If you’ve planned correctly by this point you should have a rough idea of what you’re going to shoot, a place where it’s going to happen and a model. Now you need to bring this all together into a confirmed booking.
Start with the studio and get this booked using the dates the model has given you, then confirm the booking with the model. I will send quite detailed notes to the model that include when and where the shoot is happening, what they need to bring, confirmation of the fee and a copy of the casting call. If I’m booking them through PurplePort I’ll use the site’s “booking” feature to confirm all details so it is caught on file.
The day before the shoot
This is time to prepare. I pack my equipment, make sure my batteries are charged and pull together all my props, costumes, ropes, model releases, cash for fees and safety equipment. A quick word on props and costumes – make sure they’re washed and clean, even if they’re brand new.
A quick text to the model also confirms she’s OK and there aren’t any last minute hitches.
My own administration is also taken care of. Take plenty of drink with you (I prefer a certain sports drink to keep my energy levels up) and choose loose clothes that give you plenty of movement and layers that you can remove as the lights get hot. And charge your phone!
Finally, I check Google Maps at the time of day I’ll be travelling to get a rough idea of journey times so I can leave in good time.
If everything has gone well I can wake the next morning, load my cases into the car and head off to a productive shoot.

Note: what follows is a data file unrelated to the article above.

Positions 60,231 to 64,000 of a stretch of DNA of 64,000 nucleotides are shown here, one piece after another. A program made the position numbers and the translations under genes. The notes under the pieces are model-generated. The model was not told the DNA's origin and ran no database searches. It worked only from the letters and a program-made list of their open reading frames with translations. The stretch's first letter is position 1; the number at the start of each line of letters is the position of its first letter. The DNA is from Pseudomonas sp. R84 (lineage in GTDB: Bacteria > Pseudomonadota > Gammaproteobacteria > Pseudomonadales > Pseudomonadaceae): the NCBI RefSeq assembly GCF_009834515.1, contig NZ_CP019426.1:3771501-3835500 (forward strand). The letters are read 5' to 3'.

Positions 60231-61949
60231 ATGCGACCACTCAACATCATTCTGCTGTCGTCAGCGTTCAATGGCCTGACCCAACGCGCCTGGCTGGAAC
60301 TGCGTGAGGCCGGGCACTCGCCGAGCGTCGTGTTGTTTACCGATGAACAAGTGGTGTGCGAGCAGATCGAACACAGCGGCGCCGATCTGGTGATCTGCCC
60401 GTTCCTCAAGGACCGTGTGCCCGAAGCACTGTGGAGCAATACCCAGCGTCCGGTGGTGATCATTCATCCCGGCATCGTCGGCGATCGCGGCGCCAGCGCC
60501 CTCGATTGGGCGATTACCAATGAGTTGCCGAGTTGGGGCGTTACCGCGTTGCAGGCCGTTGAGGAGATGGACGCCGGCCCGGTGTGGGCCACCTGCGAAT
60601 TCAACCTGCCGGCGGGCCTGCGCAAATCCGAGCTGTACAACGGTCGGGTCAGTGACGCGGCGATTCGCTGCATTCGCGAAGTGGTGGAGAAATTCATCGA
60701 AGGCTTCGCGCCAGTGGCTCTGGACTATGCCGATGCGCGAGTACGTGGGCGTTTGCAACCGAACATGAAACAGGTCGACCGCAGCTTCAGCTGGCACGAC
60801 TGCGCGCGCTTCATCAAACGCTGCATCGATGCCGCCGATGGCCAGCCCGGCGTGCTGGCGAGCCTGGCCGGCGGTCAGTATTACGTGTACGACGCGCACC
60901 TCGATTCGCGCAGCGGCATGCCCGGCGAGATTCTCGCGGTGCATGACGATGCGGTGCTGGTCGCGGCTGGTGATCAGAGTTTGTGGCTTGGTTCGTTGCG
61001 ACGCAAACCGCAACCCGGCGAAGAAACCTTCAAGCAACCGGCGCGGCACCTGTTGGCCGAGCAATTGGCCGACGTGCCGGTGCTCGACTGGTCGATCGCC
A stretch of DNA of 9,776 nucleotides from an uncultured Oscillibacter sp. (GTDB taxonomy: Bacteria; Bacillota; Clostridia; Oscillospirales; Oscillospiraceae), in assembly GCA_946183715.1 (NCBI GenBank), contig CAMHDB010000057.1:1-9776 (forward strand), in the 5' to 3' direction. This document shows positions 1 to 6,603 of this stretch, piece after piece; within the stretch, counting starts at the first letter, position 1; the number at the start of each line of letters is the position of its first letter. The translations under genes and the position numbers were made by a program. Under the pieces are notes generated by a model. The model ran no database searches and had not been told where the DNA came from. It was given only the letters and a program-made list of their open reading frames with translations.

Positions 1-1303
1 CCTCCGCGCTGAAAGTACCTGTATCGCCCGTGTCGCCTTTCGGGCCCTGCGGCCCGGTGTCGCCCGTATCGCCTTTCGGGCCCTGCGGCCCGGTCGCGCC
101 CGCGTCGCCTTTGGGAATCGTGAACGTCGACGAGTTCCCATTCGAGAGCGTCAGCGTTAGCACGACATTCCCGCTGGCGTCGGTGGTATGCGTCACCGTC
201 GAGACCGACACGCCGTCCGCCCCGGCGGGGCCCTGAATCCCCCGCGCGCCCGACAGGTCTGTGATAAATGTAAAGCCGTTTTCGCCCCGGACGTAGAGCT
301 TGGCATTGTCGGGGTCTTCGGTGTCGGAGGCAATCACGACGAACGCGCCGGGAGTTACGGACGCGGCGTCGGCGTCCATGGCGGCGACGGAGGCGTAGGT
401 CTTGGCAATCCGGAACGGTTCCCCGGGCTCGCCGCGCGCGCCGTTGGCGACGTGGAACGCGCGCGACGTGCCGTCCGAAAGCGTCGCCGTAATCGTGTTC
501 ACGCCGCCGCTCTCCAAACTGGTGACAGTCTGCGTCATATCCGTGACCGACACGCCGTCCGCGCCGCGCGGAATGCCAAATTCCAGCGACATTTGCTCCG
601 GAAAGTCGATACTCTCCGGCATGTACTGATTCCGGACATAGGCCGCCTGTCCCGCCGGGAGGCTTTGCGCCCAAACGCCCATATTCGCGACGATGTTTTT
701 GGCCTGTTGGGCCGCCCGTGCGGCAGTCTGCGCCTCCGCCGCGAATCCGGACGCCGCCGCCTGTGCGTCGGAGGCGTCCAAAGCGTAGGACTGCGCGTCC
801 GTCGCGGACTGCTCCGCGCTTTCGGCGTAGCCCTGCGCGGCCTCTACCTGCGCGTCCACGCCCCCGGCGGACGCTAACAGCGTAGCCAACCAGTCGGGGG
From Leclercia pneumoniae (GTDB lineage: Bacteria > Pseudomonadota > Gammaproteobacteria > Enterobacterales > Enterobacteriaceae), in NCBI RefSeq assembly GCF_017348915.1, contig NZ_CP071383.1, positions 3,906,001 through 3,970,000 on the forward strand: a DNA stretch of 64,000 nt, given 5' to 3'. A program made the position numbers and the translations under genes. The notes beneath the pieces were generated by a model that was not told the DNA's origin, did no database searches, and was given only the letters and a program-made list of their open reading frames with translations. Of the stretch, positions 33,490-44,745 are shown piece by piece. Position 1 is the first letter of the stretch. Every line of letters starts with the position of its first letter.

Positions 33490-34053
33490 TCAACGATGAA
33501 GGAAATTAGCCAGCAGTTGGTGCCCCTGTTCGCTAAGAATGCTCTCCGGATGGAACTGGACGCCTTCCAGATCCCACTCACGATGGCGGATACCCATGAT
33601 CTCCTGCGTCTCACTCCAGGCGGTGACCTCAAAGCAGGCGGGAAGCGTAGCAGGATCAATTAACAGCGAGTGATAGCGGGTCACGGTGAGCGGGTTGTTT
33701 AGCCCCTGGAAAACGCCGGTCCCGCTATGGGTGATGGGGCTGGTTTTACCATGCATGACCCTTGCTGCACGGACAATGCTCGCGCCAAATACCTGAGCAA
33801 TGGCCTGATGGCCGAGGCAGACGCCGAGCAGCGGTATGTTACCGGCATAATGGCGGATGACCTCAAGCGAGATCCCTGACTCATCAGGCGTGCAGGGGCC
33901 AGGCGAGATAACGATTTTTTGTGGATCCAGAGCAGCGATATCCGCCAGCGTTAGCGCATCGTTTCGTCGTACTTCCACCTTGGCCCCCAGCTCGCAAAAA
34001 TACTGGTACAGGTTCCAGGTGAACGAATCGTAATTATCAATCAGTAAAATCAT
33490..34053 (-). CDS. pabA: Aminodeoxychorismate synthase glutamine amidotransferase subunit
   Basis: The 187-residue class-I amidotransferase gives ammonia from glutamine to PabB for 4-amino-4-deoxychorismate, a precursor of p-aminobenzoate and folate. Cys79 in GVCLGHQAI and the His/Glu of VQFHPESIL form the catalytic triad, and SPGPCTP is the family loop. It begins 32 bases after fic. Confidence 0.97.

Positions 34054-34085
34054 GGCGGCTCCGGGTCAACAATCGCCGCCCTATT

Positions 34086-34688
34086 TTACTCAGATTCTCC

During the shoot
Be professional, be courteous, but have fun. Stick to the limits you agreed with the model, avoid excessive physical contact and make sure your model is cared for and treated respectfully.
It’s also important to remember that the purpose of the shoot is to take photographs and NOT tie someone up for fun. If you’ve got to this stage and you’re still thinking you can molest or rape a model then you’ve a bigger problem that will involve the police.
This doesn’t mean you can’t have fun and enjoy yourself. You’re likely to be pretty nervous, so take your time and pace yourself. Keep a rapport going with your model, joke and listen to her ideas. Don’t be afraid to ask her to pose in a certain way or adopt a specific expression. Her job is to do her best in getting you the images you want. If you’ve got your shooting list and mood board this should become easier with time.
After the shoot
Once the shoot is over try and get the first couple of shots edited quickly and posted onto your portfolios. Tag the model in each image and then write them a reference. If the shoot has gone well you should get a reference by return, which is the first step to building a reputation, and those who click on the profile of the photographer she just worked with will see the fruits of your labour.
Bondage and fetish photography is a huge amount of fun and I’ve enjoyed pretty near every moment of working with the models I’ve shot. Taking those first steps though can be daunting, but as long as you approach it professionally, plan in advance and treat your models with respect you should have many years of kink-themed photography ahead of you.
Tagged: Photographer Tips